Advertisement
Sports

MLB notes: Nationals’ Juan Soto injures right ankle running bases

Juan Soto breaks from the batter’s box after hitting a fly ball.
The Nationals’ Juan Soto left the game Sunday after running his right ankle while running the bases.
(Patrick McDermott / Getty Images)

Young star Juan Soto has been pulled from the Washington Nationals game against the New York Mets after turning his right ankle running the bases in the seventh inning.

Soto walked to load the bases and went first-to-third on Asdrubal Cabrera’s two-out, two-run double Sunday. Third base coach Bob Henley threw up a late stop sign, and Soto turned his ankle attempting to stop after rounding third. The Mets tagged him out to end the inning, and Soto spiked his helmet, hobbled into the outfield and then was visited by a trainer.

Soto remained in shallow left field for a few minutes, attempted to warm up defensively for the next inning but then returned to the dugout. He was replaced by Victor Robles.

The 20-year-old Soto was 0 for 2 with two walks. He has reached base in 17 straight games and hit two home runs Saturday. He is hitting .289 with 24 home runs and 77 RBIs and ranks among the NL leaders in both walks and on-base percentage.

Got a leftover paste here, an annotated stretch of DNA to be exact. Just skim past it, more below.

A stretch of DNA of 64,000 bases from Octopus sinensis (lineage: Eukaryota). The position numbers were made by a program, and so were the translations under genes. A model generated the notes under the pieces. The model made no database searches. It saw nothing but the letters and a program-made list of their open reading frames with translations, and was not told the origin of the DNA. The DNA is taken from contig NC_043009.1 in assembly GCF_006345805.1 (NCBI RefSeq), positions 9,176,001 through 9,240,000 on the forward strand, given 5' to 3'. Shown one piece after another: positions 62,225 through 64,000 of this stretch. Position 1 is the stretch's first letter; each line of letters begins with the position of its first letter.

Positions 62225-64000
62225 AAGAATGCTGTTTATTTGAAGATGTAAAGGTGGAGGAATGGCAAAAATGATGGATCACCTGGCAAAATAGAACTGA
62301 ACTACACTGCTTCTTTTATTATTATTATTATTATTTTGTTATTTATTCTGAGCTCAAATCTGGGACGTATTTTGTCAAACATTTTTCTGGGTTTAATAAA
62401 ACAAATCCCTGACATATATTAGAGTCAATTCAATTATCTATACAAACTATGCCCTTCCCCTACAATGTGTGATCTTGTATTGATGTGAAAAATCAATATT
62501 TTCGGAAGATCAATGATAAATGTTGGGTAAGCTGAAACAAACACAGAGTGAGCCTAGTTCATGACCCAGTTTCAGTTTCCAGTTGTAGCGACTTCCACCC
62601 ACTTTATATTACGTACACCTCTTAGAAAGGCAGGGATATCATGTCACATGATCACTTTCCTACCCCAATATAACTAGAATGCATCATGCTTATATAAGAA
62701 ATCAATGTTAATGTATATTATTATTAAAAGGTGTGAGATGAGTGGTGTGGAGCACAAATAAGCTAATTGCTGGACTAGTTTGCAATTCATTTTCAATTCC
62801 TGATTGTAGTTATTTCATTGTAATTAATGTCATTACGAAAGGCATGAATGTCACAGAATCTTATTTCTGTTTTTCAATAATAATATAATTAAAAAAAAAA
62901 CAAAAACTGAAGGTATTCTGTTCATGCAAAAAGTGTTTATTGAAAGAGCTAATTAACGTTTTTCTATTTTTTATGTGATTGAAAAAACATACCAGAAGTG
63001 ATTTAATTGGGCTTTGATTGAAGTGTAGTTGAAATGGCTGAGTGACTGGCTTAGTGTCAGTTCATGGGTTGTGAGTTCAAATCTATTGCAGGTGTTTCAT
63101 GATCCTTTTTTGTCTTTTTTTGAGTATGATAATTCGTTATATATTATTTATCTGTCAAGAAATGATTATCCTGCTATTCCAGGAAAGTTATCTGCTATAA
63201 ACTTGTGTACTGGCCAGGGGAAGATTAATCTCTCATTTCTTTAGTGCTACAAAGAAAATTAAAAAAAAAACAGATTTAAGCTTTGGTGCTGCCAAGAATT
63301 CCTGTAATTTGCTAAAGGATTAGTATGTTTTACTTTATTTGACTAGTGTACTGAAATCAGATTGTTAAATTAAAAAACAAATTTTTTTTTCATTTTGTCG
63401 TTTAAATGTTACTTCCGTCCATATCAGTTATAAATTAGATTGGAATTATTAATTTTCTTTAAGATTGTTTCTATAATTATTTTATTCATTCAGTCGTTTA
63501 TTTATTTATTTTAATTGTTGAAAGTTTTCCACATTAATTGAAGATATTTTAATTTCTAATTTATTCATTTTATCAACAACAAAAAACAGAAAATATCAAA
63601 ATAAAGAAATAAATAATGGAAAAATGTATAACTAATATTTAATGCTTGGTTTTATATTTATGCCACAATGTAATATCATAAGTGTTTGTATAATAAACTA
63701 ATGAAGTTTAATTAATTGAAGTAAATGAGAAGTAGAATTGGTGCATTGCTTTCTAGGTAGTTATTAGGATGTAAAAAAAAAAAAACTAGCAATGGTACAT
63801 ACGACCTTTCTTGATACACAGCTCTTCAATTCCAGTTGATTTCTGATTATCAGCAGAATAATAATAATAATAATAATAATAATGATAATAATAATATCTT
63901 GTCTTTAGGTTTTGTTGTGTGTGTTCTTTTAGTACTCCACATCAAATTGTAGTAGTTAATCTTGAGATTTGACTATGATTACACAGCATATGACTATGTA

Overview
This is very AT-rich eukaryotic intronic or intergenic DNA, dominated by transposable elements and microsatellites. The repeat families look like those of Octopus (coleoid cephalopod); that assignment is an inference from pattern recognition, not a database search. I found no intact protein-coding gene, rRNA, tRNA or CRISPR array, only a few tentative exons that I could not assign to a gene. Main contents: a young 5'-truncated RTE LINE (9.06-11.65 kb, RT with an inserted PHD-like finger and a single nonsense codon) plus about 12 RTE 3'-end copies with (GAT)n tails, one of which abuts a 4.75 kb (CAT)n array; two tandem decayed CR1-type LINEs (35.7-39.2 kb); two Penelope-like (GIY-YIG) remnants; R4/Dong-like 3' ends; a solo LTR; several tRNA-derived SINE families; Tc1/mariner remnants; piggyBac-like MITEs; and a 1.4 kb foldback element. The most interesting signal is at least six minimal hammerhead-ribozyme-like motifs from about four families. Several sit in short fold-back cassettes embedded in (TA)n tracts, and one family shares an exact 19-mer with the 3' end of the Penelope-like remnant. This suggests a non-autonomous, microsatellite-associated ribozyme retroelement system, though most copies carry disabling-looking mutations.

Advertisement

Torres returns

All-Star infielder Gleyber Torres is back in the New York Yankees’ lineup for the series finale at Toronto after sitting out the past four games because of an unspecified core injury. Torres went to a hospital for treatment last Sunday, then served as New York’s designated hitter against the Orioles the following day. He started at second base Tuesday but was removed in the third inning and hasn’t played since.

Torres took batting practice and fielded grounders before Saturday’s game, then flashed a thumbs-up to manager Aaron Boone as he returned to the clubhouse. The two-time All-Star is bating .281 with 23 homers and 62 RBI. He’ll bat sixth and play shortstop, giving regular Didi Gregorious a day off.


Newsletter
Go beyond the scoreboard

Get the latest on L.A.'s teams in the daily Sports Report newsletter.

You may occasionally receive promotional content from the Los Angeles Times.
Advertisement